But first, to get it out of the way, here is my reflexive answer, the answer I would give if someone cornered me at a cocktail party and I had to sum it all up in thirty seconds. I started writing without quotation marks in 1998, as a result of what I would call a creative nervous breakdown—not one that put me in the hospital, but it was a close call. I was living in Hong Kong and having a very difficult time adjusting to that environment; I was writing a kind of very imitative and self-consciously traditional fiction based on my literary heroes at the time—Andre Dubus, Charles Baxter, Richard Ford, Tobias Wolff, Richard Yates, John Cheever. None of my work had anything to do with my present circumstances. I imagined myself to be a kind of Hemingway-esque expatriate writer, living a bohemian life overseas while my mind inhabited an American landscape (like the landscape of the Nick Adams stories). But I’d reached a dead end writing in the voice of bitter divorced white American men in their forties. I couldn’t summon that language anymore.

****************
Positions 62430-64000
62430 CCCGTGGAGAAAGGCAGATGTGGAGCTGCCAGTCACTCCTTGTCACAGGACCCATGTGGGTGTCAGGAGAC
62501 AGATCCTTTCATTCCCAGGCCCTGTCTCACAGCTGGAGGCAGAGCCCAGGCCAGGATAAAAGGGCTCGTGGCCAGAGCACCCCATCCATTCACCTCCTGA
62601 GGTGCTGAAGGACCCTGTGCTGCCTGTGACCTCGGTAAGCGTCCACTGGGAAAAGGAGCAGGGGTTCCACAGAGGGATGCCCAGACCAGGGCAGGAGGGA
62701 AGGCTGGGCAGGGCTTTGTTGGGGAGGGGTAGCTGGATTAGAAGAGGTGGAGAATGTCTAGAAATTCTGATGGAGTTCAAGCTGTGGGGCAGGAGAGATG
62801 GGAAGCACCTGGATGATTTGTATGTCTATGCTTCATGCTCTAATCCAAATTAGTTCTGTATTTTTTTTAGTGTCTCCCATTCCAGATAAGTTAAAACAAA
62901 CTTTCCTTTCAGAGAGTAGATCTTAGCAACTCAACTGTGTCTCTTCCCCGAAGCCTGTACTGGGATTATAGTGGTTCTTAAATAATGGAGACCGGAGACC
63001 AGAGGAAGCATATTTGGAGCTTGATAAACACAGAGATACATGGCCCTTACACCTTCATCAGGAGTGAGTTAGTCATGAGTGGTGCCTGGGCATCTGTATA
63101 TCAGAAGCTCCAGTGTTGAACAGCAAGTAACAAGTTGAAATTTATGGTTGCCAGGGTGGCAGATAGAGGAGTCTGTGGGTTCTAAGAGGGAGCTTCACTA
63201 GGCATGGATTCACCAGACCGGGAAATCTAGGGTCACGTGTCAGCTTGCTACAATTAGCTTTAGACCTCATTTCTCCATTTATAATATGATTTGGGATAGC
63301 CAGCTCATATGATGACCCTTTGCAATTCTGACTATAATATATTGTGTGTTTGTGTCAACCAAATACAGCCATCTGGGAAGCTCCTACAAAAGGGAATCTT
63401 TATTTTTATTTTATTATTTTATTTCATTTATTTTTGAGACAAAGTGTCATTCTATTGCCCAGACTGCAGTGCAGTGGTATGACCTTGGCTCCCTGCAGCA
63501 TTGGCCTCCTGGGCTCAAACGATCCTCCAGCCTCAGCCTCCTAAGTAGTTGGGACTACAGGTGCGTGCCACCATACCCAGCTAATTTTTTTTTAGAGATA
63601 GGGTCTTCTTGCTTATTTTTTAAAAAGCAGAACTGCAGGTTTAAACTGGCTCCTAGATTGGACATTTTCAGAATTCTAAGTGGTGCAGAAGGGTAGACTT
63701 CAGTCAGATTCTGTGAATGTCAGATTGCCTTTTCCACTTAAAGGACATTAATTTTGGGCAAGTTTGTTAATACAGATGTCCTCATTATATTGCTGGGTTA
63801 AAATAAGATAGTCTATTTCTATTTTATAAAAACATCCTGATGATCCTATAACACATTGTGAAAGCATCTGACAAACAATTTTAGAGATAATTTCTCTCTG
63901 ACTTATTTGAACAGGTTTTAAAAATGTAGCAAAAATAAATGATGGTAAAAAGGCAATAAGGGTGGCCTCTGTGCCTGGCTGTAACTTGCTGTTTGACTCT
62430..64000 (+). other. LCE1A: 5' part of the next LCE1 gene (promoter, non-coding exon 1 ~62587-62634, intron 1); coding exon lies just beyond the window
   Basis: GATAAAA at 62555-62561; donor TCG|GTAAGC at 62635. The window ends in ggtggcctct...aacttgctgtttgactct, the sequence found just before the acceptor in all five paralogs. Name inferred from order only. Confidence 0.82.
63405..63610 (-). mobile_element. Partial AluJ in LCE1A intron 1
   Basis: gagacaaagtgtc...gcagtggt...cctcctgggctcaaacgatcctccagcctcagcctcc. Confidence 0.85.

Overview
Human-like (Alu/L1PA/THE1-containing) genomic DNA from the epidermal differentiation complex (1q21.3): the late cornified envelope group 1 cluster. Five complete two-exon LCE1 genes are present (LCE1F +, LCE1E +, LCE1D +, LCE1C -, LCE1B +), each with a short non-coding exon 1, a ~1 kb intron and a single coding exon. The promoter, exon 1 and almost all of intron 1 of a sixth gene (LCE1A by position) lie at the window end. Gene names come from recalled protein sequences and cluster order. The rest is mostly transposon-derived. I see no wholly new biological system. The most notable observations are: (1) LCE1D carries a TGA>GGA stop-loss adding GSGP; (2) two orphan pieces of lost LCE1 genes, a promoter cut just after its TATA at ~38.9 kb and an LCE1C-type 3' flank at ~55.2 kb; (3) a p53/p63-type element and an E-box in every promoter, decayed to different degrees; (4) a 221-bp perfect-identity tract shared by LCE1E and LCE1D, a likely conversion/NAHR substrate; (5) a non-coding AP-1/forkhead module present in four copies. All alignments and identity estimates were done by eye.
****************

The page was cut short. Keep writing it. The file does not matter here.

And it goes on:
So I made an abrupt turn—the writer that signaled the way for me, more than anyone else, was Michael Ondaatje, the Ondaatje of In the Skin of a Lion, Coming Through Slaughter, The English Patient. If you look at those books you’ll notice that Ondaatje uses punctuation marks very selectively, and omits them when he’s creating a dreamlike, detached atmosphere. That’s the atmosphere I wanted to create when I wrote my first story set in Hong Kong, called “Revolutions.” At the same time I was reading Peter Matthiessen’s novel Far Tortuga, which takes place among a group of sailors on a small boat in the Caribbean, and which strews lines across the page almost at random, as if the novel itself is so dazzled by the sunlight that it can’t utter more than a few words at a time. I loved that effect, and I wanted to reproduce it in some way. (I was disappointed later to learn that Far Tortuga was kind of a one-off for Matthiessen, and none of his other fiction has ever been nearly as satisfying or interesting for me).